William Larue Weller was born into a distilling family in Kentucky in 1825, and launched his W.L. Weller brand in 1849. Originally a rectification business (creating 'whiskey' using neutral spirit, colouring and flavourings), this all changed with the Bottled in Bond Act of 1897 and the death of Weller two years later. The company was left in the hands of the fiercely passionate Julian 'Pappy' Van Winkle I who, having steered it safely through the wreckage of National Prohibition, established Old Weller alongside the newly acquired Old Fitzgerald labels and the flagship brands for the new Stitzel-Weller distillery in 1933. It was produced there for over 60 years, eventually being sold to the Sazerac Company in 1999, who distil it at Buffalo Trace using Pappy's recipe to this day.
This line was introduced in 2000 as the W.L. Weller 19 year old, however it was removed again in 2003 due to the Sazerac partnership with Old Rip Van Winkle, which required primary access to the distillery ageing wheated bourbon. It returned as the younger William Larue Weller in 2005, and has been bottled annually since, as part of the Buffalo Trace Antique Collection, a selection of whiskies collated and in some cases created to pay homage to the history of the company and its brands.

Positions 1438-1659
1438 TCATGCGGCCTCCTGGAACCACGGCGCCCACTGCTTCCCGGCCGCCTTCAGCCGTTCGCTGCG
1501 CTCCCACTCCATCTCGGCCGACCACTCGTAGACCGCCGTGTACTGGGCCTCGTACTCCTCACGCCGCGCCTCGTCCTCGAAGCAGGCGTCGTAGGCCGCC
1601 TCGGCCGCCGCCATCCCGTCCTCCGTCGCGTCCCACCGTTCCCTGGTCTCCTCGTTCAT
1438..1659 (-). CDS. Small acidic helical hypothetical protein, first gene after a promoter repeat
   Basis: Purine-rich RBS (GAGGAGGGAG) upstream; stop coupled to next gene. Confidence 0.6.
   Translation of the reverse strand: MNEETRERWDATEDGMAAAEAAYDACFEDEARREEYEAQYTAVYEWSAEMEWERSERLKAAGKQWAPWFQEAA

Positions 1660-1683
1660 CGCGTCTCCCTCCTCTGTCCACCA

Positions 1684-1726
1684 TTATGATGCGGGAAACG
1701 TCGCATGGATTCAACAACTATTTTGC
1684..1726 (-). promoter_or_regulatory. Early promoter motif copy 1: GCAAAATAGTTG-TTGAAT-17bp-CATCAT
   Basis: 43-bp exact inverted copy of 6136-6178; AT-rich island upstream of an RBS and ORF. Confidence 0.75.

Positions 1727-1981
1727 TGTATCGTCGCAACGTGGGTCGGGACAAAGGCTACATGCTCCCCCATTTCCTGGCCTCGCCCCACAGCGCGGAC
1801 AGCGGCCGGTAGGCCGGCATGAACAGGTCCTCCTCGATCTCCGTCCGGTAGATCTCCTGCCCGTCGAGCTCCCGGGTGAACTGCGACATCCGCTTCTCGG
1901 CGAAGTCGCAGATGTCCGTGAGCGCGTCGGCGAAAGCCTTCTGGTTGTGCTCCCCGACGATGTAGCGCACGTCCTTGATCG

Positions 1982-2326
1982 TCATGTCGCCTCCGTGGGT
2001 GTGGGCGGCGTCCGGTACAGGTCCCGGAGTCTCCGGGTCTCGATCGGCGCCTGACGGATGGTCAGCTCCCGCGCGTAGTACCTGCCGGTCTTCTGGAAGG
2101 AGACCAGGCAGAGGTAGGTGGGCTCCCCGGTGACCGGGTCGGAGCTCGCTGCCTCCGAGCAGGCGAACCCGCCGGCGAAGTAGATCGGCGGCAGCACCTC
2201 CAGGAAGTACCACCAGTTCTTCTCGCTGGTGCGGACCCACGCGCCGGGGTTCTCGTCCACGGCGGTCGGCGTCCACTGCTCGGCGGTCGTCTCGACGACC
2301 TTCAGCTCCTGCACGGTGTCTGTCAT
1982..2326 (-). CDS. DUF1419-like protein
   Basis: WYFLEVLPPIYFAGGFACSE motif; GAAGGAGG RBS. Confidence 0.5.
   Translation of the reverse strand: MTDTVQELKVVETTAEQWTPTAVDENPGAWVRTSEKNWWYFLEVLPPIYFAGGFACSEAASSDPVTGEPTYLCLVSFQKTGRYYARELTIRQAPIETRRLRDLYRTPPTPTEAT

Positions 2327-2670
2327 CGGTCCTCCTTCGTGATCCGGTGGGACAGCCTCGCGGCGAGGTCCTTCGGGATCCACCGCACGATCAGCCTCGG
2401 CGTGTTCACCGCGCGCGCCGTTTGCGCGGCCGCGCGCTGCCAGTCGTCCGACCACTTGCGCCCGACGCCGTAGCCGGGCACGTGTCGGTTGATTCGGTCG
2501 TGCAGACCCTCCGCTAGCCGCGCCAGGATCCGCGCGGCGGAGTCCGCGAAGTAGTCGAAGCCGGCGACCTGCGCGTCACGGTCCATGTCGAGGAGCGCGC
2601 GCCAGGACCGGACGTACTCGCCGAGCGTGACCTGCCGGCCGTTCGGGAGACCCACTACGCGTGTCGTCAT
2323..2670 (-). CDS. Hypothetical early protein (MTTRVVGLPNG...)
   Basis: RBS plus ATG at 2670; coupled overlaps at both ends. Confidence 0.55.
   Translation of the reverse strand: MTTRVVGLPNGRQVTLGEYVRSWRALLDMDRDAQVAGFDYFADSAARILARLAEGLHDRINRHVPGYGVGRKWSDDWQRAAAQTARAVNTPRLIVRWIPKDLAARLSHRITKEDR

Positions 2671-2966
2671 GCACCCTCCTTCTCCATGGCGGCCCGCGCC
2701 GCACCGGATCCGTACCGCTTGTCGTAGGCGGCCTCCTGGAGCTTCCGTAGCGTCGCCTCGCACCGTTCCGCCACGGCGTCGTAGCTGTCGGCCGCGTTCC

A historic distillery, Buffalo Trace was built in 1812 Harrison Blanton. It was then purchased by the legendary Edmund Haynes Taylor Jr in 1870, who named it OFC (Old Fashioned Copper) and invested heavily in its modernisation. So much so in fact that he declared himself bankrupt after just seven years, and George T. Stagg stepped in to rescue it, becoming its owner in 1878. He ran the distillery until his retirement in the 1890s, and it was renamed in his honour in 1904. Having survived Prohibition, it was bought up by the Schenley company in 1933, who ran it as part of their extensive portfolio for the next fifty years, eventually selling it to Age International. The latter's new Japanese ownership in 1992 had no interest in it (only in its brands), and immediately sold it to the Sazerac company, who renamed it Buffalo Trace in 1999.
The 2022 release was distilled in the winter of 2010, and aged in Warehouses C and I. It was bottled after 12 years and 6 months of maturation.